Agneta Rising, Director General of the World Nuclear Association, told delegates at the organisation’s annual symposium in London on Thursday that the nuclear power industry ought to aim for a quarter of the global power generation mix by mid-century.
Rising cited the economic, environmental and energy security reasons the technology should come to the forefront and urged those within the industry as well as governments to act now in order to curb climate change on time.
“Nuclear electricity output is set to increase at a faster rate over the next five years than we have seen for more than two decades,” she said. “More must be done so that nuclear energy can make the contribution being asked of it, to deliver a clean, affordable and reliable electricity supply in harmony with other low-carbon options.”
“We are ready to do more – the goal is 1000 GW of new capacity by 2050.”
“There are political and regulatory barriers and cost cutting to do within the industry in terms of time and budget but we can do it. There is a good track record from the 1980s in building up nuclear – we should deliver 10 GW per year for the coming five years, 25 GW per year for the following five years and 33 GW between 2025 and 2050. That will bring together the 1000 GW required.”
In effect Rising advocates a global nuclear power capacity of an ambitious 1,250 GW by 2050, from the present 400 GW today.
She pointed out the obvious benefits electricity has made to mankind, which she said were often complacently overlooked, a fatal error with no sign of demand abating regardless of oil price spikes or any other economic shocks.
“Nuclear generation has delivered on the demand challenge for much of the last 50 years – from small beginnings, it grew rapidly through the 70s and 80s but in last 25 year has slowed and even reversed. There are signs that this course is now ending – with many countries planning to build a new generation of reactors to grow their economies.”
In his opening remarks WNA Chairman Jean-Jacques Gautrot reminded the gathering of recent IPCC recommendations ahead of COP21, which stated that to keep global temperatures from rising more than 2 degrees, ‘the use of nuclear has to be a massive part of the mitigation effort.’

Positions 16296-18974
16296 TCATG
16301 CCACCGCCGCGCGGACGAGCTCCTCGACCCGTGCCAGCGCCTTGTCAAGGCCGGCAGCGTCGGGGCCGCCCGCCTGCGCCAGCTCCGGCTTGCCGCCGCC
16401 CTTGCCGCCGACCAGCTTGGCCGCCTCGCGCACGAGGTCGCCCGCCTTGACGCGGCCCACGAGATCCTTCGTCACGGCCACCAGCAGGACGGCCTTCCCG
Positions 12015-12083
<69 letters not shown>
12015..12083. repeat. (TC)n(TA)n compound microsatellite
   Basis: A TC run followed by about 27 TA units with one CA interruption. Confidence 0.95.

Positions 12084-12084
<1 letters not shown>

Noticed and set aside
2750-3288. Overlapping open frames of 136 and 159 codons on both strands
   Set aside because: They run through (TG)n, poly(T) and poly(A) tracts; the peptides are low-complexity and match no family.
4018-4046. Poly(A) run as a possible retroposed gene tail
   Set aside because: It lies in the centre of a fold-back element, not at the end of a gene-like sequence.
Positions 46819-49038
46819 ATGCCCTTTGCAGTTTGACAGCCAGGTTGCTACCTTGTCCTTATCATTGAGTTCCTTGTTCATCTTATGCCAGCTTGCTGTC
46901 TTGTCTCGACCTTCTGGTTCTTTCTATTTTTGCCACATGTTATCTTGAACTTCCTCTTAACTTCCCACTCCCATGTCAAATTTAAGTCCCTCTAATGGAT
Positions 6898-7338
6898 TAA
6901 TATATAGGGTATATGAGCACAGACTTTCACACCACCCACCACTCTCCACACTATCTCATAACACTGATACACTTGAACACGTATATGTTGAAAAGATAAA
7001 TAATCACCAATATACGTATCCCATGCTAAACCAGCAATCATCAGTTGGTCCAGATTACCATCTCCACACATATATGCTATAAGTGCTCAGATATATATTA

“To mitigate climate change and meet demand – nuclear is one of the best answers. Access to electricity must be a universal right. 18 per cent of the world population has no access to electricity.”
Rising drew on this rationale and more in putting forward the moral imperative behind growing the sector, but warned that present progress was insufficient.
“Construction of new reactors is back to the level it reached 25 years ago, which was a record at that time but frankly it’s not nearly enough.”
She pointed to recent data released by the International Energy Agency which confirmed how badly nuclear power will be needed in terms of meeting environmental protection ambitions.
In short nuclear power generation share must grow from a current 11 per cent to 17 per cent.
“To meet the IEA’s 2 degree scenario –the nuclear share must more than double. There are retirements and a lot of new build needs to be done, and new technological advances needing to break through so can we do this? Yes, we can and we are ready to do it.”
According to the association’s forecasts, $81bn a year in investment in new nuclear plants will be required from 2014 to 2040. It used the occasion to launch its biennial Fuel Report which attempts to describe the scale of the challenge in meeting the fuel demands presented by that level of build.
To meet the pace of capacity growth, the world will likely need 103,000 tonnes of elemental uranium (tU) by 2035, up from 62,000 tU now, the report said.
Uranium production has stalled because depressed uranium prices have curtailed exploration activities and the opening of new mines.
The market should still be adequately supplied to 2025 if all planned mines and those under development start up as forecast but will need additional supplies and projects soon after 2025.
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